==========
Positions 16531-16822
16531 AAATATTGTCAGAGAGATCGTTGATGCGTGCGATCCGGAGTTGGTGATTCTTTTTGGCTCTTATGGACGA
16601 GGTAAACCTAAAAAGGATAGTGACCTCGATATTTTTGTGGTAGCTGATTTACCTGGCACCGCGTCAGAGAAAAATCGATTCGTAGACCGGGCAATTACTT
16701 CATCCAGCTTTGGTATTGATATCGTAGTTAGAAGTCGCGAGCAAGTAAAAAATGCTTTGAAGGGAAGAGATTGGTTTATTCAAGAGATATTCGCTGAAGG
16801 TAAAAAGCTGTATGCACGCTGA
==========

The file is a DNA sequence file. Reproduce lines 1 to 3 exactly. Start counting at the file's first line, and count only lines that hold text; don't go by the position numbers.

Positions 16531-16822
16531 AAATATTGTCAGAGAGATCGTTGATGCGTGCGATCCGGAGTTGGTGATTCTTTTTGGCTCTTATGGACGA
16601 GGTAAACCTAAAAAGGATAGTGACCTCGATATTTTTGTGGTAGCTGATTTACCTGGCACCGCGTCAGAGAAAAATCGATTCGTAGACCGGGCAATTACTT